Home Australia Why this photo of an Australian politician’s act of revenge has caused a stir: “Despicable human”

Why this photo of an Australian politician’s act of revenge has caused a stir: “Despicable human”

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One Nation MP Stephen Andrew shared an image on Facebook showing a lifeless wild dog displayed on the crash bar of his four-wheel drive Toyota (pictured).

A One Nation MP faced intense backlash after killing a wild dog and sharing a photo of the dead animal on social media.

Stephen Andrew, who represents Mirani’s north Queensland headquarters, shared the photo on Facebook on Tuesday.

The photo showed the lifeless dog displayed on the crash bar of a white Toyota Prado 4WD.

Andrew’s wrote that “a wild dog mauled and killed a $25,000 ram” which was trying to protect the herd.

“It was so good that he (the dog) came back for seconds,” she wrote.

“In fact, I let him into the dog-proof fencing area earlier and was prematurely reunited with his creator.”

One Nation MP Stephen Andrew shared an image on Facebook showing a lifeless wild dog displayed on the crash bar of his four-wheel drive Toyota (pictured).

Andrew added that the wild dogs in the area had become bolder and were getting closer to the livestock every day.

The post divided social media users, with some criticizing the politician for killing the mixed-breed wild dog, which some said looked like a dingo.

“Despicable human… what’s wrong with you killing wildlife and doing it without being aware of its value to our ecosystem?” one commented.

‘Above all, these magnificent predators have been here for thousands of years… they are sentient beings. This behavior smacks of sociopathy.

Another person argued that the killing would have repercussions on native wildlife and the local food chain.

‘What a shame! “This is Australia’s only apex predator and because of narrow minded heads like you, dingoes will eventually become extinct,” they wrote.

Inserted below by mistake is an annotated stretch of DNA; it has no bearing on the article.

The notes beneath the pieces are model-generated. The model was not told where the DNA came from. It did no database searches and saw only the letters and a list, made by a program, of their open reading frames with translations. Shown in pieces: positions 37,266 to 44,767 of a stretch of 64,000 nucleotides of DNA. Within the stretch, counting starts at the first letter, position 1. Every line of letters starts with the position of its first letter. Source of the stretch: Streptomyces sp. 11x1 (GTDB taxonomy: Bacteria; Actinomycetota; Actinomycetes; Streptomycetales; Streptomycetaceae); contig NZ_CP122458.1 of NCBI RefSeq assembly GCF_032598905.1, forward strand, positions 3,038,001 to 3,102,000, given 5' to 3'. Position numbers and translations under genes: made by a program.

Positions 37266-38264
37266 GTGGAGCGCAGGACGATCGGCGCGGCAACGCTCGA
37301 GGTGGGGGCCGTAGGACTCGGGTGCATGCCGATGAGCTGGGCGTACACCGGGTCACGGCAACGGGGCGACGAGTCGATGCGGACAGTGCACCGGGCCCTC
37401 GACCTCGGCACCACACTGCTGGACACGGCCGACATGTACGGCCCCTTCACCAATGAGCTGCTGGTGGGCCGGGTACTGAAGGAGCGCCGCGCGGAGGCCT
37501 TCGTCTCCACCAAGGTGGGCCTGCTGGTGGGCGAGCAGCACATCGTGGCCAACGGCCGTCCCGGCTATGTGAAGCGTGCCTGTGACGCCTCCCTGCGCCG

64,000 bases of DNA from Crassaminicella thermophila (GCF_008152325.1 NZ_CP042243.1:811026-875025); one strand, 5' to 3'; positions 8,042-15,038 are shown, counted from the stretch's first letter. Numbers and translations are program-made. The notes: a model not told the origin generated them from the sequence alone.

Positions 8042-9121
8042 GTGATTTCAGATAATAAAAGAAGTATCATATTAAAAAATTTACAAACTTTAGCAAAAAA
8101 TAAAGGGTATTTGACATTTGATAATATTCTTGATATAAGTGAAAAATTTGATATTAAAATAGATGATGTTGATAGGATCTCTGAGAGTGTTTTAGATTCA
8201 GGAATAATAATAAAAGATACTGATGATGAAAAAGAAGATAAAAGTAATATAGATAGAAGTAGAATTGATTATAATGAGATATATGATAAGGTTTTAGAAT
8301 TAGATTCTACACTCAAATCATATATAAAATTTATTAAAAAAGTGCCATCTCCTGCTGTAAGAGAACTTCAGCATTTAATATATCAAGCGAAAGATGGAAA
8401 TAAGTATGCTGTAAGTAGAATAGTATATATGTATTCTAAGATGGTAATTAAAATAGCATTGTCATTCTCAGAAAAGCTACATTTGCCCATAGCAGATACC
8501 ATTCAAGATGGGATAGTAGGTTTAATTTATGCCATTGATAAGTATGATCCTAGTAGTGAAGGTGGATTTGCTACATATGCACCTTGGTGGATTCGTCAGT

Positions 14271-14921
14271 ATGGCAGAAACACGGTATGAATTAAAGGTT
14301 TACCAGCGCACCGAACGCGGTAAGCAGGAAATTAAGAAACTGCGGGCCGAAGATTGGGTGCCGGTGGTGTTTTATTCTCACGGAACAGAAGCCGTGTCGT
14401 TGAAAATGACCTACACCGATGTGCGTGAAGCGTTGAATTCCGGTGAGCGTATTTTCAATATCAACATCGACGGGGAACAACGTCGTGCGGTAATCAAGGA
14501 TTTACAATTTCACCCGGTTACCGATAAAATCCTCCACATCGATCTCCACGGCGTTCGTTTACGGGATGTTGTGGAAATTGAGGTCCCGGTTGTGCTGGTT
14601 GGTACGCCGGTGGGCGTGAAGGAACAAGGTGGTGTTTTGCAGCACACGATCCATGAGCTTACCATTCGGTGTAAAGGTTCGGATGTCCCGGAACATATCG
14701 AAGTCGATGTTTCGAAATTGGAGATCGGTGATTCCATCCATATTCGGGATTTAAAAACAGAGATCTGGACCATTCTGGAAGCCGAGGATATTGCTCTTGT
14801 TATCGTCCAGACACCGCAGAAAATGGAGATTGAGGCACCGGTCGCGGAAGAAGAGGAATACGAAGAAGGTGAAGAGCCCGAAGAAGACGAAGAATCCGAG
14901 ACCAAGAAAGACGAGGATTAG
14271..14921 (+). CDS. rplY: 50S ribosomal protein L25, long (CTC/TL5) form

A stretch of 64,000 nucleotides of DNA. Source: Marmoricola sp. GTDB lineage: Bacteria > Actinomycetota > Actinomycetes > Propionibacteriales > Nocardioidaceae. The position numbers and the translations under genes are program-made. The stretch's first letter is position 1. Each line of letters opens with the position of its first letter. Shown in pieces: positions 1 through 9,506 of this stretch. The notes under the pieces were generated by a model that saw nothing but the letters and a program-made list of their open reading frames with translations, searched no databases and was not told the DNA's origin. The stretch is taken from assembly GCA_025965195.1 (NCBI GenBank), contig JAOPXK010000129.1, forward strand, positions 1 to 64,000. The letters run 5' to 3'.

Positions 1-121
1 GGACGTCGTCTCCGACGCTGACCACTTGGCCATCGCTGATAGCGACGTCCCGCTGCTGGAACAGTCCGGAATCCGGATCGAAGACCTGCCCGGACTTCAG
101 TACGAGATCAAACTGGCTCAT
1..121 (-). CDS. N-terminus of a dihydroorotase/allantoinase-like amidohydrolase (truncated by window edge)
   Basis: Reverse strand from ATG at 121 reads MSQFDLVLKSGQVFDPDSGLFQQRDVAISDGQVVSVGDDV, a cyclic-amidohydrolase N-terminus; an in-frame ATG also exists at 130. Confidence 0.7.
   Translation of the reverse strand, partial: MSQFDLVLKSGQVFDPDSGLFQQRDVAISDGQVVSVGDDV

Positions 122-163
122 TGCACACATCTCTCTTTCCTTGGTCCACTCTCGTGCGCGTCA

‘Look, the numerous herbivores we have (native and wild), their numbers will explode, if they disappear.

‘Find other solutions to protect your livestock, rather than thinking that culling is the answer to all solutions… also, keep making up stories that you are a hybrid.

“It’s just an excuse to cull dingoes.”

Others claimed the online boast was irresponsible for a local politician as it would encourage others to cull dingoes.

“This dingo became a problem for you and you solved it,” one wrote.

“Sharing it publicly in this way will likely encourage others without deeper knowledge to kill dingoes indiscriminately, which will only further aggravate the problem in the long term.”

Andrew defended his actions, claiming the dog was a mixed breed and that he does not use wild dog bait to protect his livestock.

Daily Mail Australia is not suggesting Andrew has done anything illegal.

The post divided social media users, with some labeling the Queensland politician a

The post divided social media users, with some labeling the Queensland politician a “despicable human”. Andrew defended his actions by claiming that the mongrel had killed a prized ram.

“In the last 12 months, at night on days off, I have removed 259 feral pigs, managed to relocate two saltwater crocodiles that were over 4 meters long and removed a feral dog,” said Mr Andrew .

“I’m very selective in what I do… others cover the bait with 1080 because frustrations arise and when this happens, the unintended consequences cannot be measured.”

Others applauded Mr Andrew’s actions, with many stating that wild animals needed to be killed to protect livestock and native wildlife.

‘Well done, I applaud these animals coming in and killing domestic animals, they are now classed as WILD!’ one commented

“Any animal that is not domestic should be eliminated: dogs, pigs, cats, toads, etc., as they cause irreparable damage to agriculture, the environment, flora and fauna, not to mention diseases,” wrote a second .

“Hold on, Stephen Andrew, you are doing a great job and service to the community.”

A third chimed in: ‘Well done friend! A sacrifice needs to be made, especially in the valley region. “These wild dogs are a big problem.”

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